We're going to take a bit of 22 gauge metal (the thinnest steel I could get at OSH) and cut a pattern into it and then cut it out. Then we'll bend it around a convenient cylinder (a soda can is pretty convenient).
I made it at Techshop! www.techshop.ws
Step 1: Sizing the Metal
If you want to wrap something around a cylinder you need to get the circumference of the cylinder. You can just measure the diameter of the cylinder and then the famous formula C=pi*r^2 (circumference equals pi times the radius squared) (remember that the radius is 1/2 the diameter). But I find it difficult to get the measurement across the exact center.
Instead, I got some tape and rolled it around the outside with the sticky side out. I stuck it to itself and cut off the excess. Then I pulled it off, cut it, put it on a piece of paper and measured it.
You can also just use a cloth measuring tape. (So much simpler *if* you have one!)
However you do it add some space because you can't bend metal around the cylinder as tightly as you can bend cloth or tape around it. I added 1/2" but that wasn't quite enough so try 1".
Step 2: Patterns
It turns out that this isn't a very good pattern for cutting out of metal (it worked well for paper). But it further turns out that it COULD be great, even better than a more sensible pattern. But I'll go into that in the next step.
I've included the Coreldraw files in case you want to just use this or modify it.
Of course, you'll want to develop your own patterns but looking at my leaves might be instructive.
Step 3: Oops - Two Wrongs Make a Right
As you can see from the picture, almost all of the details in the leaves got lost in the cutting! OOPS!
The obvious solution to this is to make simpler patterns that won't just fall out. One of the leaf patterns I used worked pretty well and I think you could do an overall pattern just made of leaves like that.
One of the leaves had so much complexity that the plasma cutter gave up. OOPS again!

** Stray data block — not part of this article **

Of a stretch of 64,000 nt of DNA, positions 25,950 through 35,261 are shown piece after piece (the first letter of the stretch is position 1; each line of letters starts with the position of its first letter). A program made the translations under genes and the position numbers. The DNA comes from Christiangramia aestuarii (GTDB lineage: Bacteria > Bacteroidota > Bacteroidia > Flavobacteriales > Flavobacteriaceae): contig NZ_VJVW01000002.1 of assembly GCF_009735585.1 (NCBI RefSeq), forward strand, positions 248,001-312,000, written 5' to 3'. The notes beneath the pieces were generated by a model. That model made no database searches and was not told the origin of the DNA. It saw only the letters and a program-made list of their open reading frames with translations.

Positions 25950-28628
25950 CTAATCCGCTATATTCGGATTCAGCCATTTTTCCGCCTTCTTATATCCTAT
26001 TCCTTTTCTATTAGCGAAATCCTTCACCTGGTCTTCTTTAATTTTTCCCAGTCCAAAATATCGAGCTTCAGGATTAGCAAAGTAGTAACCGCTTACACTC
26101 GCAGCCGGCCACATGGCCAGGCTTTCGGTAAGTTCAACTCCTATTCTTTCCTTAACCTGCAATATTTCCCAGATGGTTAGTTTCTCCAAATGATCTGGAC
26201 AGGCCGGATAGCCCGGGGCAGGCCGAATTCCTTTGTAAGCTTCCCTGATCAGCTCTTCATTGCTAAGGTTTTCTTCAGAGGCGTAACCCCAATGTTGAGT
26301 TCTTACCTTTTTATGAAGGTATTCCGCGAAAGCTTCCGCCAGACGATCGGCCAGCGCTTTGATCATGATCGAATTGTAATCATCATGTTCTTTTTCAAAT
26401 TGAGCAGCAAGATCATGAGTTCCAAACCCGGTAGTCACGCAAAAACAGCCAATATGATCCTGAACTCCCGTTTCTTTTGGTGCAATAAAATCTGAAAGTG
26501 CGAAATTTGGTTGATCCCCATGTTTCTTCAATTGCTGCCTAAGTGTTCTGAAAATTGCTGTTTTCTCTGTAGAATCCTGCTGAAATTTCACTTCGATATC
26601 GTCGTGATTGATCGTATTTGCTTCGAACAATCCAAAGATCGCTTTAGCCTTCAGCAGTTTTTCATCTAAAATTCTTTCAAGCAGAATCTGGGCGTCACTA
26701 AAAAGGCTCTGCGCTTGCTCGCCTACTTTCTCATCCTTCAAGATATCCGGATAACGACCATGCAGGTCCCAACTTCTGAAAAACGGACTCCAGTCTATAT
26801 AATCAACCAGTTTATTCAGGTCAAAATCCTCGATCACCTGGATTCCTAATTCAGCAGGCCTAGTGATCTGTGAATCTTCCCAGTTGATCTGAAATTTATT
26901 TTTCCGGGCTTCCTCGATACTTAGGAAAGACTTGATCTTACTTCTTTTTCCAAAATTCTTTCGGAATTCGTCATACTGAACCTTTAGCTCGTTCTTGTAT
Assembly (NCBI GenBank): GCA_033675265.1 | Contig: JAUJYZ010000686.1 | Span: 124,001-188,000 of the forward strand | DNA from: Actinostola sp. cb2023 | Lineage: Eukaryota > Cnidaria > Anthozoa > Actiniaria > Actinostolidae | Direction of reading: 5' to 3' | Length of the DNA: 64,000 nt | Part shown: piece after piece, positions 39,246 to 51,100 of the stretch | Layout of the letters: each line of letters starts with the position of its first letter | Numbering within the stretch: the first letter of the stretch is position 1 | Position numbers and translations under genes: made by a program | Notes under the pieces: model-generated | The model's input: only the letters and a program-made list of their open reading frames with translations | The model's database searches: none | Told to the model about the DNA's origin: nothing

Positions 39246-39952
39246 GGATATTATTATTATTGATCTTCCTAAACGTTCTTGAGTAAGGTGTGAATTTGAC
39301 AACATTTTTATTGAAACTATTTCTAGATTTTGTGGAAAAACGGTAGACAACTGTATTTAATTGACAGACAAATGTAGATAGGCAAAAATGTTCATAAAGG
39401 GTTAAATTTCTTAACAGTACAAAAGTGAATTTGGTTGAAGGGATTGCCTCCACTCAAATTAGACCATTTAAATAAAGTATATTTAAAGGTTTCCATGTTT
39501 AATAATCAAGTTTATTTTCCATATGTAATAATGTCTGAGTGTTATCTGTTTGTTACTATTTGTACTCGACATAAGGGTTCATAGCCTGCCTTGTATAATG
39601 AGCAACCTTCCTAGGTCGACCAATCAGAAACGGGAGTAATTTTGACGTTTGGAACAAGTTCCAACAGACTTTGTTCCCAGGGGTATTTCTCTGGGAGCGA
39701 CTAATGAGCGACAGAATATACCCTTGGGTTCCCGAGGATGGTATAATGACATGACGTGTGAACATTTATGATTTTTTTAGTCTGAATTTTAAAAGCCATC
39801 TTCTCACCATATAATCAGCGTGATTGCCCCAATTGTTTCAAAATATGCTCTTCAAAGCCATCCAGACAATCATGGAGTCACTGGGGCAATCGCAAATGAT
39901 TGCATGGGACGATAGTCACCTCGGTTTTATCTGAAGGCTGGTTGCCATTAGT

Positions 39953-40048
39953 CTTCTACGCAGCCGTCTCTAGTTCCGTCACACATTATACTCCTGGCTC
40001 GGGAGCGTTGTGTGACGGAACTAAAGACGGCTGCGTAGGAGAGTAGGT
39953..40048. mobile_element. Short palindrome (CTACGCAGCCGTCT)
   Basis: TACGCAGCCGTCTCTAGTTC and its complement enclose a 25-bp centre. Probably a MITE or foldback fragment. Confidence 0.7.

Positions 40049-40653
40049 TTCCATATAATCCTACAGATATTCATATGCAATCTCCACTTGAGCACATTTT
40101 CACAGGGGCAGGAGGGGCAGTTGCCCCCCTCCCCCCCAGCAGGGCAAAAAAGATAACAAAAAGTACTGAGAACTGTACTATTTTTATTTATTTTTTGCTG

But wait, it's the most interesting of the set. You could do this on purpose by simply removing some of the outline so that the leaf doesn't get cut out. I think this would look even better than having all the shapes behave themselves.
And that's what I mean by "two wrongs make a right" -- my two "OOPS" add up to a cooler pattern than I would have thought about otherwise.
Another thing I did wrong was to have the pattern too close to the edges. You want to have a nice gap that can roll neatly so move maybe a whole inch from the edge.
Step 4: Roll Your Own
Now take out the can and push it together until you like it's shape. It will tend to have straight lines between cuts that are close to the edge.
You can see that it's not *quite* wide enough to go all the way around the can. But it's OK, it works anyway. It is, thank goodness, very forgiving.
Step 5: Dent the Base
The base is just a little smaller than the guard, again C=pi*r^2 comes in handy here.
You want it to be a little concave so the wax will pool ON the base, not on the table so I hit it with a hammer. There is probably a better, more elegant solution but probably not one more satisfying!
Step 6: Add a Candle
Then put the guard around it and there you are!